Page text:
Virtue Ethics, Stanford Encyclopedia of Philosophy
Quinn 2.10-2.11
2-Feb Professional Ethics Quinn Chapter 9
Using the New ACM Code of Ethics in Decision Making by Anderson et al.
Homework 2 Due
7-Feb Freedom of Speech & Networked Communications Quinn 3.2, 3.5-3.8; skim the rest of the chapter
9-Feb Government and Technology Use (No class) The impact of polices on government social media usage by Bertot et al.
Using ICTs to create a culture of transparency by Bertot et al.
14-Feb Core, Logical Structure of an Argument Writing Arguments Chapters 3, 4
16-Feb Evidence Writing Arguments Chapter 5
Academic Urban Legends by Ole Bjorn Rekdal
21-Feb Privacy Quinn Chapter 5
"Anonymized" data really isn't by Nate Anderson in ars technica
23-Feb Privacy and the Government Quinn Chapter 6
EU-US Airline Passenger Data Disclosure (skim)
Homework 3 Due
28-Feb No class Term Paper Proposals Due
2-Mar Discussion of Term Paper Proposals Term Paper Proposal (In-Class) Presentations (Slide due on TSquare on the day before)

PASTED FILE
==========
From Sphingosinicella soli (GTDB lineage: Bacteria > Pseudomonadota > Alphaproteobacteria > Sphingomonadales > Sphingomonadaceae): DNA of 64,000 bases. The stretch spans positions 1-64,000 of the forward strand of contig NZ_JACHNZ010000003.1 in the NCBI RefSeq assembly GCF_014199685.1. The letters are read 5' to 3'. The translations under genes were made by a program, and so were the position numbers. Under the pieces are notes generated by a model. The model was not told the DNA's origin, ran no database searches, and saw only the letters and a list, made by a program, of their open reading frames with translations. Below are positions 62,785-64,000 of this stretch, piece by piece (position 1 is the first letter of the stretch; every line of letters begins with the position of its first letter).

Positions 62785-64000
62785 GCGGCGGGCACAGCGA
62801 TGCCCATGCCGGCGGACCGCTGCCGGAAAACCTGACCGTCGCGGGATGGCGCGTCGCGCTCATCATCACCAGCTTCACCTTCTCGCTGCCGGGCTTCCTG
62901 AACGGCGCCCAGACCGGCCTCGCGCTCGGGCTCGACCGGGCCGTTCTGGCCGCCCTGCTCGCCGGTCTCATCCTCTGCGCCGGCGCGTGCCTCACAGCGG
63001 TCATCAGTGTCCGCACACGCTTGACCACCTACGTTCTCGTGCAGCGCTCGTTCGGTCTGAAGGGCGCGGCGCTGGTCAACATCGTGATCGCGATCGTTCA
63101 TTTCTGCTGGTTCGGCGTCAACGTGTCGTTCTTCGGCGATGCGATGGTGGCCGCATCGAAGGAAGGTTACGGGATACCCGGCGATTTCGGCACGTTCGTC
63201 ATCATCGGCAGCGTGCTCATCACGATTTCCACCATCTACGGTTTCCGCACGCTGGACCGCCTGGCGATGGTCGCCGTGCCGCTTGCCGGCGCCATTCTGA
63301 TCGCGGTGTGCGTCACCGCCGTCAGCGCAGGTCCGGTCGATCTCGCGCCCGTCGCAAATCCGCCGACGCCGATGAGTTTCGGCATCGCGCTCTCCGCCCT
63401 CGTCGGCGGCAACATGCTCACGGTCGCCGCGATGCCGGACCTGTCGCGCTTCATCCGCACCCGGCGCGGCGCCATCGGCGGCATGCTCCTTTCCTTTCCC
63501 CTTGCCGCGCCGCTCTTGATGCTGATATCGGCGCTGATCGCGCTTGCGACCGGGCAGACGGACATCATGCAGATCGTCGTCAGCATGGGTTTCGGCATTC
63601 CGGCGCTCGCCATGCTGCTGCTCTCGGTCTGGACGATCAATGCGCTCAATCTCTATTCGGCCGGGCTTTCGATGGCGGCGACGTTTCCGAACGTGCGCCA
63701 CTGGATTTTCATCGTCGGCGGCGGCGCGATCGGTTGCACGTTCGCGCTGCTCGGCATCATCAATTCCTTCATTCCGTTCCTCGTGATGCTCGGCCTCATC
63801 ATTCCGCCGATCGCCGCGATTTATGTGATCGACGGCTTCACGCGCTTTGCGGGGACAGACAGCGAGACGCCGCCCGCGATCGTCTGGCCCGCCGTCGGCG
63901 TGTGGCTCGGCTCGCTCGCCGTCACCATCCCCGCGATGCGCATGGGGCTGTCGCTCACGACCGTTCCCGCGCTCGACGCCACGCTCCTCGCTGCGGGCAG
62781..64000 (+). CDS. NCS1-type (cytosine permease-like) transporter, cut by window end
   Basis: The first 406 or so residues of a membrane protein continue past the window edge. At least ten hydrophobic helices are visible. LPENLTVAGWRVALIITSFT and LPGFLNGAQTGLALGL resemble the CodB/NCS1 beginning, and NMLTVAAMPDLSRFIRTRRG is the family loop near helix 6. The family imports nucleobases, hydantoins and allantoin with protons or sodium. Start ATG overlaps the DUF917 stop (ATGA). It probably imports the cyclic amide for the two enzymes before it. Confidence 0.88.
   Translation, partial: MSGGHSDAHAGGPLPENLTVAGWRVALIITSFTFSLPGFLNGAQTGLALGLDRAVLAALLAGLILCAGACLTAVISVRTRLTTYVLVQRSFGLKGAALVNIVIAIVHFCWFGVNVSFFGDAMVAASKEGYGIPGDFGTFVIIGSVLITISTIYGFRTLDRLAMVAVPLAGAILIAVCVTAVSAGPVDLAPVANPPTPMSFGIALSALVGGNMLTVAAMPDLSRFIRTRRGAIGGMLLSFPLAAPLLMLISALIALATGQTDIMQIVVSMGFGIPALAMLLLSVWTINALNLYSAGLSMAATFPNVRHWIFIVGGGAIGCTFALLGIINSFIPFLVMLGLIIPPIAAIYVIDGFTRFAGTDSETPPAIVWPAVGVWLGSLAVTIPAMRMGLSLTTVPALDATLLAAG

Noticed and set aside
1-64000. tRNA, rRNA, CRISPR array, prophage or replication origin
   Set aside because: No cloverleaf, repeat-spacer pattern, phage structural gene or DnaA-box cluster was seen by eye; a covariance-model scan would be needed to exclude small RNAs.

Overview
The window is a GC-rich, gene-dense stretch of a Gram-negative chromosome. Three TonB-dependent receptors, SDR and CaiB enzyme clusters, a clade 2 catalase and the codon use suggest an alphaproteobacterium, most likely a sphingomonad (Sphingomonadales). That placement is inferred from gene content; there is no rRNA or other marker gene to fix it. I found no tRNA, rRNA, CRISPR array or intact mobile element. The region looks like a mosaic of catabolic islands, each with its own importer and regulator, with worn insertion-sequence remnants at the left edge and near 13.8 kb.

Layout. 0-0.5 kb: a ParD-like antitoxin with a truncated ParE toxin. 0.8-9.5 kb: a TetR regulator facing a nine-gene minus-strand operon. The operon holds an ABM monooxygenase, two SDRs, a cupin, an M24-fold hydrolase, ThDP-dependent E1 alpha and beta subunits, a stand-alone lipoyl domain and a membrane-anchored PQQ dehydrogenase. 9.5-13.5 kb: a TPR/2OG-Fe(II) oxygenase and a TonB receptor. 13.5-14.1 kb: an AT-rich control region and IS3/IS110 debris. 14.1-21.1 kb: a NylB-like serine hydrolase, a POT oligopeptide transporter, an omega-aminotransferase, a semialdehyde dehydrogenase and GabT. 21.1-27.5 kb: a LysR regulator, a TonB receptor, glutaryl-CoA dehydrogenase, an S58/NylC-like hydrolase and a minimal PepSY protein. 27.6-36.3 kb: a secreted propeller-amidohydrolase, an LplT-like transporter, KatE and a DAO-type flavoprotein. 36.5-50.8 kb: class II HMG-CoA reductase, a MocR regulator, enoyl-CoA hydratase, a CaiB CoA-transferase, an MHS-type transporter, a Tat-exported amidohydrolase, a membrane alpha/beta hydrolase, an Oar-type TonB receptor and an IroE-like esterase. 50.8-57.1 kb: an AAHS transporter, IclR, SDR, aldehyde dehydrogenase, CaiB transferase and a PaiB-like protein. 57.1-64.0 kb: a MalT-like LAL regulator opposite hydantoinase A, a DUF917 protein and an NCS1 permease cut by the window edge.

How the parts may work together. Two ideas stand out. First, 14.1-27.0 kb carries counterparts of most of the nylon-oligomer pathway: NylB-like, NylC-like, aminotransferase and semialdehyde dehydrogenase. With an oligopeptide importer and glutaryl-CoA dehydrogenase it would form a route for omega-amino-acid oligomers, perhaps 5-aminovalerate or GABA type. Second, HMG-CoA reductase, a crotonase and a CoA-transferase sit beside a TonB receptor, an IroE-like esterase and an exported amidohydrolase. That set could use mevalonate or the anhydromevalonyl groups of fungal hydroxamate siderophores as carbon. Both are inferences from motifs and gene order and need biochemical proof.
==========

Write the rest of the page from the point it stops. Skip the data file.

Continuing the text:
Midterm Review
7-Mar Midterm (In-Class)
9-Mar Intellectual Property Quinn Chapter 4.1-4.5
14-Mar Software as IP Quinn Chapter 4.6-4.10
16-Mar Rhetorical Tools and Claims Writing Arguments 6, 7
21-Mar Spring Break Term Paper Outline Due
23-Mar Spring Break
28-Mar Visual Argument Visual & Statistical Thinking by Tufte
30-Mar Computer and Network Security Quinn Chapter 7
4-Apr Computer Reliability & Software Warranties Quinn Chapter 8.1-8.4, 8.7-8.8
6-Apr The Patriot Act Quinn Chapter 6.6
The Foreign Intelligence Surveillance Act
The USA Patriot Act
National Security Letters
Watch before coming to class: United States of Secrets, Part One and Part Two
Homework 4 Due
11-Apr Term Paper Group Presentations (Part I) All Presentation Slides Due on 10-Apr
13-Apr Term Paper Group Presentations (Part II) Full Term Paper Due
18-Apr Work and Wealth Quinn Chapter 10
The Planet Money T-Shirt Project
Whither the digital divide? by Mark Warschauer
20-Apr Final Exam Review
25-Apr Final Exam (Take-Home)

* Topics to be covered and the corresponding readings are subject to change. Please always check the online schedule.

Acknowledgments: Class materials adapted from the offering by Amy Bruckman.